GIDDENS v. METROPOWER, INC.
Damiyon Giddens was injured during a delivery of pipe to Metropower, Inc. He sued, alleging negligence on the part of Metropower's employee in moving the pipe from his truck to a Metropower trailer.1 The trial court granted summary judgment to Metropower, and Giddens appeals. For the reasons that follow, we reverse.
Summary judgment is proper if the pleadings, depositions, answers to interrogatories, and admissions on file, together with the affidavits, if any, show that there is no genuine issue as to any material fact and that the moving party is entitled to a judgment as a matter of law. Thus, to prevail on a motion for summary judgment, the moving party must demonstrate that there is no genuine issue of material fact, so that the party is entitled to judgment as a matter of law[ ]. A defendant may do this by either presenting evidence negating an essential element of the plaintiff's claims or establishing from the record an absence of evidence to support such claims. Thus, the rule with regard to summary judgment is that a defendant who will not bear the burden of proof at trial need not affirmatively disprove the nonmoving party's case, but may point out by reference to the evidence in the record that there is an absence of evidence to support any essential element of the nonmoving party's case. Where a defendant moving for summary judgment discharges this burden, the nonmoving party cannot rest on its pleadings, but rather must point to specific evidence giving rise to a triable issue. Summary judgments enjoy no presumption of correctness on appeal, and an appellate court must satisfy itself de novo that the requirements of OCGA § 9-11-56 (c) have been met. In our de novo review of the grant of a motion for summary judgment, we must view the evidence, and all reasonable inferences drawn therefrom, in the light most favorable to the nonmovant.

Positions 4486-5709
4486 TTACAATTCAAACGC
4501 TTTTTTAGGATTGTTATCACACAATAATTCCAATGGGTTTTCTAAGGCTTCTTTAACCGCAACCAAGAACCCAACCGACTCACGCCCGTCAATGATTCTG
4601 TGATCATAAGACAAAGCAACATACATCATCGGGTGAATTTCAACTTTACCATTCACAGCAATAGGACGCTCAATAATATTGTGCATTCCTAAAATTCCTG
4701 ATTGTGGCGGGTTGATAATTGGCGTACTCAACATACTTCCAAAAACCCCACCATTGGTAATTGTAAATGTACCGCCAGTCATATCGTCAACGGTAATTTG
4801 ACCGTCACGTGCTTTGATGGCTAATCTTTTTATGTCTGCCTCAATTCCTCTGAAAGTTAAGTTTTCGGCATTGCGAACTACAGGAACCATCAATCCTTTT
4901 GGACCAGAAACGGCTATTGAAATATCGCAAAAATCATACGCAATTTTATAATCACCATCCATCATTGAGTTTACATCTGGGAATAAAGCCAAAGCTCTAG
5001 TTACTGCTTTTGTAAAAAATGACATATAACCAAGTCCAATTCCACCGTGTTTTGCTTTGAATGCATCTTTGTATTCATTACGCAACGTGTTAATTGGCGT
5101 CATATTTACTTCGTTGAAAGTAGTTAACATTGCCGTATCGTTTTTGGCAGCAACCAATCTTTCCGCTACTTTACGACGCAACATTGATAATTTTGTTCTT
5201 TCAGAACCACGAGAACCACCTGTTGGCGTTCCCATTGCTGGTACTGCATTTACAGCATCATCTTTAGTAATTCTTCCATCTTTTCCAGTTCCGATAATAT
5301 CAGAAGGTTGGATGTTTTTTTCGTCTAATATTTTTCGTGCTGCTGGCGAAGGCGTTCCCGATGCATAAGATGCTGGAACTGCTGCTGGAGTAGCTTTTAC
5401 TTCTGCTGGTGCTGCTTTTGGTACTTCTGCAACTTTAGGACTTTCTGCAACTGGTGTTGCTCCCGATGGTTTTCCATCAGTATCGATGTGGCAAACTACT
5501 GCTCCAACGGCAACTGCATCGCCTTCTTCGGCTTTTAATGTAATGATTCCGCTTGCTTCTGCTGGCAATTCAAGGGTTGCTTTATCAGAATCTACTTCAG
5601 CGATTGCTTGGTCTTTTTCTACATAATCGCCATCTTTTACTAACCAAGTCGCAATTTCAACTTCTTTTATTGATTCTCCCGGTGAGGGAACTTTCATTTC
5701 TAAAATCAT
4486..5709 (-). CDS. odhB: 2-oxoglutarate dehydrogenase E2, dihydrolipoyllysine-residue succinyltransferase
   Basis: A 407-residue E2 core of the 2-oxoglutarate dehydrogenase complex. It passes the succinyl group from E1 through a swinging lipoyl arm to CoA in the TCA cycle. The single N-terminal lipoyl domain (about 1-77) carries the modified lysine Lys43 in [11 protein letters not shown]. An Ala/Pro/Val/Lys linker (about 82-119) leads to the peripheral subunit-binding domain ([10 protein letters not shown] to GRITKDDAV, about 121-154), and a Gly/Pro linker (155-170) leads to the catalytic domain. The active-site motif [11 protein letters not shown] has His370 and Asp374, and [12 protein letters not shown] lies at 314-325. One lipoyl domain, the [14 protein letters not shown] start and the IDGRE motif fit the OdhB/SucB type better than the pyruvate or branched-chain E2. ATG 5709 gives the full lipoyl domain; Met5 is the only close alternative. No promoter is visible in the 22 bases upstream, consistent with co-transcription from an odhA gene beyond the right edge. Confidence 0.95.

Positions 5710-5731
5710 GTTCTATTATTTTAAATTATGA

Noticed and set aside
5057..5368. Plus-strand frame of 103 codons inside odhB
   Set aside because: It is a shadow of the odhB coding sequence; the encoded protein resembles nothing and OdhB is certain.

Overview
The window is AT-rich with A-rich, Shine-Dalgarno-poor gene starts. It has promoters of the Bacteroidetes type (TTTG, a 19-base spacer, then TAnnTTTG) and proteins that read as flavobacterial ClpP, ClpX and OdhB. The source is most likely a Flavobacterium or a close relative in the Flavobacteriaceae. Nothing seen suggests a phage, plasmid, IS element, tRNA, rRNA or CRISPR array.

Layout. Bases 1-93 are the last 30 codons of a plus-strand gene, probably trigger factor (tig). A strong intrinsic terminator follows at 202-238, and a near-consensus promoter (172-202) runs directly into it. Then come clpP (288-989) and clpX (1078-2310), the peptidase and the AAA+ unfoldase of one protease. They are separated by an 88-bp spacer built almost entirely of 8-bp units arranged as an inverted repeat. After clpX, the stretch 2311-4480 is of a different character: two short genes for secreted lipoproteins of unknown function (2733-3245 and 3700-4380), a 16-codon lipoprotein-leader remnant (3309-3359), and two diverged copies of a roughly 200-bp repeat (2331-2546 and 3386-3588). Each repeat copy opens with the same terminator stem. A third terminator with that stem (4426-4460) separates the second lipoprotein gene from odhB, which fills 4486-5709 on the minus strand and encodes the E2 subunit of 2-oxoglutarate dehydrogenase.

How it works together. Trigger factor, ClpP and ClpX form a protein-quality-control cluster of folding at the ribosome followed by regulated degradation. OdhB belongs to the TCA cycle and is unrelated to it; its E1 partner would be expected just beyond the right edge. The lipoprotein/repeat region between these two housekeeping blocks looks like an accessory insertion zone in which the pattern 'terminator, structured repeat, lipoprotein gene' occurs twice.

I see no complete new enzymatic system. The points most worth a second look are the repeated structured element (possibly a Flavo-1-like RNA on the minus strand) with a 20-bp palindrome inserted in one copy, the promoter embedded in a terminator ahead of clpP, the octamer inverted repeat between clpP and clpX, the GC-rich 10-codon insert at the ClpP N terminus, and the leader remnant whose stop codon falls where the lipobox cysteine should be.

(Citations and punctuation omitted.) Cowart v. Widener, 287 Ga. 622, 623-624 (1) (a), 697 S.E.2d 779 (2010).
So viewed, the evidence shows that Giddens was an employee of a company called Ameripipe and his job involved delivering large pipes from a flatbed truck. His truck did not have a forklift attached to it, so when delivering pipe using that truck, he would need to unload the pipes by hand. Although it was his responsibility to unload the pipes, he would request people at the drop-off location help him.